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I have a 60 gallon planted freshwater tank. I really love the dragon-like fishes like bichirs and dragon gobies, but unfortunately they are not compatible with the kind of tank I have. The two criteria I have are:
  • Won't kill all my smaller fish (neon and rummy nose tetras). If they occasionally eat one or two that's ok as long as they don't kill them all in one day.
  • Won't constantly uproot all my plants. I have petco black sand. It is a pretty heavy sand, but a big fish can still dig stuff up.
The closest thing I can find is Rope Fish. They are supposedly peaceful and they don't look strong enough to dig up a lot of sand. Are there any other kinds of fish I should consider?
 

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Was going to say some ropefish, but I see you have bichirs in already.
I have seen one with guppies and stuff in a tank at the LFS. Was maybe 10 inches long.
 

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Ropefish are peaceful as in they don't fight, but they still are predatory and will still eat fish that will fit in their mouth. An adult one will eat -2" torpedo shaped fish such as neons and rummy nose tetras. Taller bodied fish like Black phantom tetras are safe though. They don't have the greatest eye sight although their sense of smell is pretty good, so they may not wipe out all the tetras that quickly.

Dragon gobies are nearly blind, even then their sense of smell isn't that great, so for these guys an owner would need to check that they are still managing to get enough food. Even though they look crazy, they are peaceful and your tetras should be safe. One big thing to know is that they get huge, up to 2 feet in length, and yes they really can get that long in aquariums. I think there is even a video of a lady that has two, 2 foot long dragon/violet gobies in a 55, definitely still not enough room. And I believe these guys do best in brackish tanks (slight salt/salinity). Not sure of your tank dimensions, but probably still too small for a full grown dragon goby.

Bichirs get big and even thicker bodied with a bigger mouth so those will definitely gobble up your fish.

Not really prehistoric-dragon looking fish, but still worm/eel body-like, are weather/dojo loaches, kuhli loaches, many other different loaches actually (with varying sizes and temperaments).
Kuhlis are extremely peaceful, but do stay small.
Dojo/weather loaches get up to 10 inches and pretty girthy. Still peaceful, but I have seen videos of them being pretty bulldozer-ish during feeding. Not aggressive, but it looks like they just plow into whatever is in their way, but I don't think they would really damage plants or uproot most.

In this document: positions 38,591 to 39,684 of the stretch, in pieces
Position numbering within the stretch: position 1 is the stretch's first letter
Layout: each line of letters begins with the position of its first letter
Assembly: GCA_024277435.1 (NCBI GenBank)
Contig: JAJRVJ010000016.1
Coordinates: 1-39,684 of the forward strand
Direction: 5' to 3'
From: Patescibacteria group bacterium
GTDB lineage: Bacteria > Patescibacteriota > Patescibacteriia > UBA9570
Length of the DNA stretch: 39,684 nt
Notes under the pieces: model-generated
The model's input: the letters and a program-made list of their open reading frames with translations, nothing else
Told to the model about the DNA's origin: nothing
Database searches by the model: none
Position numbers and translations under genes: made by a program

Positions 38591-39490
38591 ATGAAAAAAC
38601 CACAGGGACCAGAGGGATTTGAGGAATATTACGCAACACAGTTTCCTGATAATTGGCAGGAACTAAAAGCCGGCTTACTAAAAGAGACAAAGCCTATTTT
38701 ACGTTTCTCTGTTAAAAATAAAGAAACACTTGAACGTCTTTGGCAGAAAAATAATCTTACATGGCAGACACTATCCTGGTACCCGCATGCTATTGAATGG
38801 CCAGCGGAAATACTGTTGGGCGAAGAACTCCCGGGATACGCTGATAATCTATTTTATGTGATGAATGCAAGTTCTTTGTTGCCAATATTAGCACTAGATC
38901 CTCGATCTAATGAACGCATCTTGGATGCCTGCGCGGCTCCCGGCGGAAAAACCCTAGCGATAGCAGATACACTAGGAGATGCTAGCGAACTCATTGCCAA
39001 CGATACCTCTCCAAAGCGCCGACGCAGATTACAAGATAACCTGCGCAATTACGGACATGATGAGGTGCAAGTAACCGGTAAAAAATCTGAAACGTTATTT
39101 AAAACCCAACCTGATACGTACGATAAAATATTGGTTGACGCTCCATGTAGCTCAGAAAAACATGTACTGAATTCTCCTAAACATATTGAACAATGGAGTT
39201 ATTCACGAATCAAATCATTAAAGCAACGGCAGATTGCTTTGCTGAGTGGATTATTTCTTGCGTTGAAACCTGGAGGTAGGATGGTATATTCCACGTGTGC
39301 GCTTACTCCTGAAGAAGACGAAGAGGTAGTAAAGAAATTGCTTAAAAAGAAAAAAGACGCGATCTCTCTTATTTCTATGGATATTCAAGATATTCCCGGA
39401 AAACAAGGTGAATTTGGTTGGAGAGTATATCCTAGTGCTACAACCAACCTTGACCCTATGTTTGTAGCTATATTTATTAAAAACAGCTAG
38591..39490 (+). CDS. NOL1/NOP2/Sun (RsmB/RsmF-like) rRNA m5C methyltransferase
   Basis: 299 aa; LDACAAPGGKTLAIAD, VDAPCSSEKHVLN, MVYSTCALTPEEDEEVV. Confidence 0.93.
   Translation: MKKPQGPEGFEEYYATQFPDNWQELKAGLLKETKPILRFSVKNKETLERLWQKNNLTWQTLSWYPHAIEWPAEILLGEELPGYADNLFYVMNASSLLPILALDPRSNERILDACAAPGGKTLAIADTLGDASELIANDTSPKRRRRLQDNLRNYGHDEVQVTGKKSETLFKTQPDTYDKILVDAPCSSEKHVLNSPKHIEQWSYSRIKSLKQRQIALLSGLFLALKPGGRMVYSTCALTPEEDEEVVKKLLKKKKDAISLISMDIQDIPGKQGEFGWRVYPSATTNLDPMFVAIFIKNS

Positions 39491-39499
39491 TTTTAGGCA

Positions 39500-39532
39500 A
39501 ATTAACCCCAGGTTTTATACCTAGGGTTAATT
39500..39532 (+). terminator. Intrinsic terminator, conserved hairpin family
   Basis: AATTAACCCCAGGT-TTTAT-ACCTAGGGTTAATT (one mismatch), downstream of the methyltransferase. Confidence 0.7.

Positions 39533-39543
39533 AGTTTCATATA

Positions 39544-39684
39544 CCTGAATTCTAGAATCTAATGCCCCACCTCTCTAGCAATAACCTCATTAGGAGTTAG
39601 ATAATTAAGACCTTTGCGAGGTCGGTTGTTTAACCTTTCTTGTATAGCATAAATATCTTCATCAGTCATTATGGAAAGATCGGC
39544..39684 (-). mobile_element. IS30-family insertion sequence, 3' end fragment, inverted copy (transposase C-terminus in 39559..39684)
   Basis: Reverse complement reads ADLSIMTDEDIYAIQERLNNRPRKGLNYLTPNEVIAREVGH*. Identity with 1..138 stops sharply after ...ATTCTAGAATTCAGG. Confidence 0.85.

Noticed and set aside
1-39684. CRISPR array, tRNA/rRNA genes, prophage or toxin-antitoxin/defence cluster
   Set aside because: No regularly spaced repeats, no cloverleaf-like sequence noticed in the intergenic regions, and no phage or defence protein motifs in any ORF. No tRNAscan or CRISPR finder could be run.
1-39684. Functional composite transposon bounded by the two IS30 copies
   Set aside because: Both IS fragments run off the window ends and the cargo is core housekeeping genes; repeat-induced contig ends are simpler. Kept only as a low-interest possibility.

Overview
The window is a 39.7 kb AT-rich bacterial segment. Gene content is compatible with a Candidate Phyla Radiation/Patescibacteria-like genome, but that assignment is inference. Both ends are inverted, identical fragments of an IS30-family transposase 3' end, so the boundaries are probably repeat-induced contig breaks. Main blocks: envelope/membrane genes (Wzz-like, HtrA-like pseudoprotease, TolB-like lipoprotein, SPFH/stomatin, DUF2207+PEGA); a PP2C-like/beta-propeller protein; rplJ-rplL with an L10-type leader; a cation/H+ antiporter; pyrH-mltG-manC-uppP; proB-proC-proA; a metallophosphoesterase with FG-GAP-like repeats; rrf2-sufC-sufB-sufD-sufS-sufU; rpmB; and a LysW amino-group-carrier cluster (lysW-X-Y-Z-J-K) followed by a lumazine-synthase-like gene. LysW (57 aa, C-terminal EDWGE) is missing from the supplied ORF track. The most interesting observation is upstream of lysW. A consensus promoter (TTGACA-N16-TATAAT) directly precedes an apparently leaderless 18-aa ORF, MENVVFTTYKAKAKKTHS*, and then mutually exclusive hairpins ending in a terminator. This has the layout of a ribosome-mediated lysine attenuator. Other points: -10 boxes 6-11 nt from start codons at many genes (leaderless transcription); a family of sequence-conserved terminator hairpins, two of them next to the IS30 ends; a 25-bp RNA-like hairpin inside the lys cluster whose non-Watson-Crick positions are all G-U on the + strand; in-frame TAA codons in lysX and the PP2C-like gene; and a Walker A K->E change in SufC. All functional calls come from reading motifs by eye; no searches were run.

Tons of other eel-like body loaches, but not really prehistoric dragon looking.
Gobies and darter fish look cool.

Other than those type of body, you could look into exotic plecostomus. Some very cool looking species. Varying size and diets so do your research. But all (even carnivores) would be compatible with your tetras. Not technically ancient, but they are very old. Some can look like dragons. You could even look at green dragon Bristlenoses (pretend they are horns haha). Even look at the long fin varieties to pretend they are dragon wings.

Other loaches like Homaloptera can look like mini dragons, but these hillstream loaches should be in cooler water with high flow and high levels of dissolved oxygen.

Some cool looking prehistoric creatures you can look into are Triops.

There are more prehistoric "dragon" looking fish, but they are all even bigger.

Maybe a elongated crowntail male betta or even a dragonscale betta?
Some wild betta species look cool.

Don't fit the criteria, but cool looking odd balls, there are smaller species of Knifefish and spiny eels, but that may be pushing it. Mormyrid are cool odd balls and some might work with tetras.

So nope, the aforementioned ropefish, bichirs, and dragon gobies wouldn't be good choices.
 

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My dad always comments on how my apistos look like a descendant of a prehistoric fish. I dont know if I'd say "dragon like though". From your description maybe you're looking for something more "serpent" or "snake" like? If so look at some loaches.
 

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I agree with with Waterlife -- ancistrus plecos come in so many cool variations now and look pretty darned ancient with their weird "bristles" and interesting fins. They're also disinterested in tank mates, as long as they're not being picked on.